Through that experience of supporting my wife and catching our child as she entered into the world, I felt like more of a man than I had before. To be able to do this in the safety, security and love of the bubble we created at our home, was a gift that cannot be put into words.

Though my daughter’s birth was an exceptional experience, and the one we had hoped for, I can see clearly that home birth is not for everyone, nor does it always end up being the best option for everyone who originally plans on birthing at home.

The key is for the birthing mother to be in the environment where she feels the most safe and confident, and where she'll receive the optimal support she needs to birth her baby in the most healthy and positive way for her. Within that framework, I believe that home birth should be a viable option that is fully supported for a birthing mother if that is her choice. 

The reality of the current birth system in the US is that it is a luxury to be able to consider having a home birth.  It's not cheap to give birth at home (or anywhere for that matter). With the exception of PPO insurance, most insurance providers will not cover the costs of home birth. We were lucky enough to be in a position to pool the resources together to choose this option, but it wasn’t easy and I can see that not everyone is fortunate enough to be able to make that choice. 

It also takes a strong resolve in our culture to make the decision to birth at home and to follow through with it. Making a counter cultural decision like that can feel like swimming upstream against the prevailing winds. This needs to change.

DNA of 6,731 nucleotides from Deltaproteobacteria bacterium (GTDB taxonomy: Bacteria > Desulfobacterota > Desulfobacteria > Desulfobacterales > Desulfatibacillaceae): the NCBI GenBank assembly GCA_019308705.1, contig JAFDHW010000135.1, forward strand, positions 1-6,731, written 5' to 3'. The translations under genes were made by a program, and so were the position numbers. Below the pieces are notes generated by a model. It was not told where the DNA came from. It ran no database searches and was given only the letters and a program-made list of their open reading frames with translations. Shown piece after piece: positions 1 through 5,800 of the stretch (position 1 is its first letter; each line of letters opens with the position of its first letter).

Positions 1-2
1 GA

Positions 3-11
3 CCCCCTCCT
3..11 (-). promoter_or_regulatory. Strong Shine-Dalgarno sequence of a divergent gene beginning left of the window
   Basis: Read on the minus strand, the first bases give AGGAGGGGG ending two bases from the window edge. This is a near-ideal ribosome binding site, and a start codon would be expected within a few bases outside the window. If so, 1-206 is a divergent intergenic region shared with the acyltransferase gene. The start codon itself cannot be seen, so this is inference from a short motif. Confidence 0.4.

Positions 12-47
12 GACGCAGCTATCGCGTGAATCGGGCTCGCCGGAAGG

We as a society need to take a reasonable and discerning look at the current state of our profit-driven medical system, rethink our relationship to pregnancy, birth and birth environment, and work to create a more integrated system that utilizes the strengths of the midwifery and medical models in complementary ways. Both the process of birth and the outcome have meaning and consequence. 

As my wife, daughter and I now prepare for the arrival of our second daughter in the coming weeks, I feel a sense of deep gratitude to get to be a man with the opportunity to play an integral role in another birth experience.

I have great hopes that in the future more and more birthing mothers and their partners will have the opportunity to consider home birth as an option, within a US society that fully supports this choice. I hope that more and more men, women and children will get the opportunity to experience empowered childbirth, wherever and however it takes place.  

To Life!

Tim Talbott, MA, lives in Petaluma, California with his wife, Brooke, and (almost) two daughters. He is an up-and-coming singer/songwriter (known as Micha’El), and is currently working on an album called, 'Protect the Land,' which will be launched in 2015.  For his day jobs, he works at a San Rafael based financial planning firm, he markets and sells the eco-friendly cat toy he invented, and offers spiritual counseling to modern men through his project, “Man, Spirited.” For more information on Tim’s work, check out, and